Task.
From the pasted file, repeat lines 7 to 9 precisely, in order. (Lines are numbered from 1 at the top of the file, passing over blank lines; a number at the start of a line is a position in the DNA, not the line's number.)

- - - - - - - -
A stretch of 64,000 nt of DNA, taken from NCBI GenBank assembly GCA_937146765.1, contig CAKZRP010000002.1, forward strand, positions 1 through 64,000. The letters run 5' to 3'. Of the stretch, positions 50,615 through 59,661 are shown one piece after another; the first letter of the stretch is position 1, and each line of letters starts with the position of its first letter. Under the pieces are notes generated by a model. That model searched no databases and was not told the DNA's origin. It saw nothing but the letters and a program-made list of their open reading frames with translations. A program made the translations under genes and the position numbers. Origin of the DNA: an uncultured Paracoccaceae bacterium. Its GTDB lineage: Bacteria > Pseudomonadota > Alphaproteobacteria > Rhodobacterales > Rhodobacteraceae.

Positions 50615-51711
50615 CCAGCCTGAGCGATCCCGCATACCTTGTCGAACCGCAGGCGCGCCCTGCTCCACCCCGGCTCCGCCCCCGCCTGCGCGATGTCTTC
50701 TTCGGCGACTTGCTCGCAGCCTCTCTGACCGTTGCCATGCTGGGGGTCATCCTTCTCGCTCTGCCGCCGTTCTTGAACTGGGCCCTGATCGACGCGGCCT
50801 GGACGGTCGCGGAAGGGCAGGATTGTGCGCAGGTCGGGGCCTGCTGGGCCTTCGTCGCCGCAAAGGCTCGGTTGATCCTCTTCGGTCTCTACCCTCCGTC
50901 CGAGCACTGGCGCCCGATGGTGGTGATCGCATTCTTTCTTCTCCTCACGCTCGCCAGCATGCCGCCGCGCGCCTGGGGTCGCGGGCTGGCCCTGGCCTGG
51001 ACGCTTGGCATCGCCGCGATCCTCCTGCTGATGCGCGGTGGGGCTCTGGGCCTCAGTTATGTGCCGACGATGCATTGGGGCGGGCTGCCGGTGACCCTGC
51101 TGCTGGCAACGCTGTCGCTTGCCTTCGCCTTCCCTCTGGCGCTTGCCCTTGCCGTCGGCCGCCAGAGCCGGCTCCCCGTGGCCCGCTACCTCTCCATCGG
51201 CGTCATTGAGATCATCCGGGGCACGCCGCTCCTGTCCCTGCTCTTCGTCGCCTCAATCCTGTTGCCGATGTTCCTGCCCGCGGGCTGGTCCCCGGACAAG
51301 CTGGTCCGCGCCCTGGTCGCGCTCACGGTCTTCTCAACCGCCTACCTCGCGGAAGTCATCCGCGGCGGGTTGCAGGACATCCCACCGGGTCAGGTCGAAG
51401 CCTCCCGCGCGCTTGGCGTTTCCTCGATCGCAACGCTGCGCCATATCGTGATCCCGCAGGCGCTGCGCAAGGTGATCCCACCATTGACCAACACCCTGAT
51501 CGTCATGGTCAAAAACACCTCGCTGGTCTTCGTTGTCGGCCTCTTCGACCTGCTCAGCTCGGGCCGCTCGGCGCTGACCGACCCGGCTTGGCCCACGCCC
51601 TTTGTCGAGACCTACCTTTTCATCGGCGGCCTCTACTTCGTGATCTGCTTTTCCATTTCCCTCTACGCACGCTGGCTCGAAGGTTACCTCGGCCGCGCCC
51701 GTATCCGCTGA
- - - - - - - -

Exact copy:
51001 ACGCTTGGCATCGCCGCGATCCTCCTGCTGATGCGCGGTGGGGCTCTGGGCCTCAGTTATGTGCCGACGATGCATTGGGGCGGGCTGCCGGTGACCCTGC
51101 TGCTGGCAACGCTGTCGCTTGCCTTCGCCTTCCCTCTGGCGCTTGCCCTTGCCGTCGGCCGCCAGAGCCGGCTCCCCGTGGCCCGCTACCTCTCCATCGG
51201 CGTCATTGAGATCATCCGGGGCACGCCGCTCCTGTCCCTGCTCTTCGTCGCCTCAATCCTGTTGCCGATGTTCCTGCCCGCGGGCTGGTCCCCGGACAAG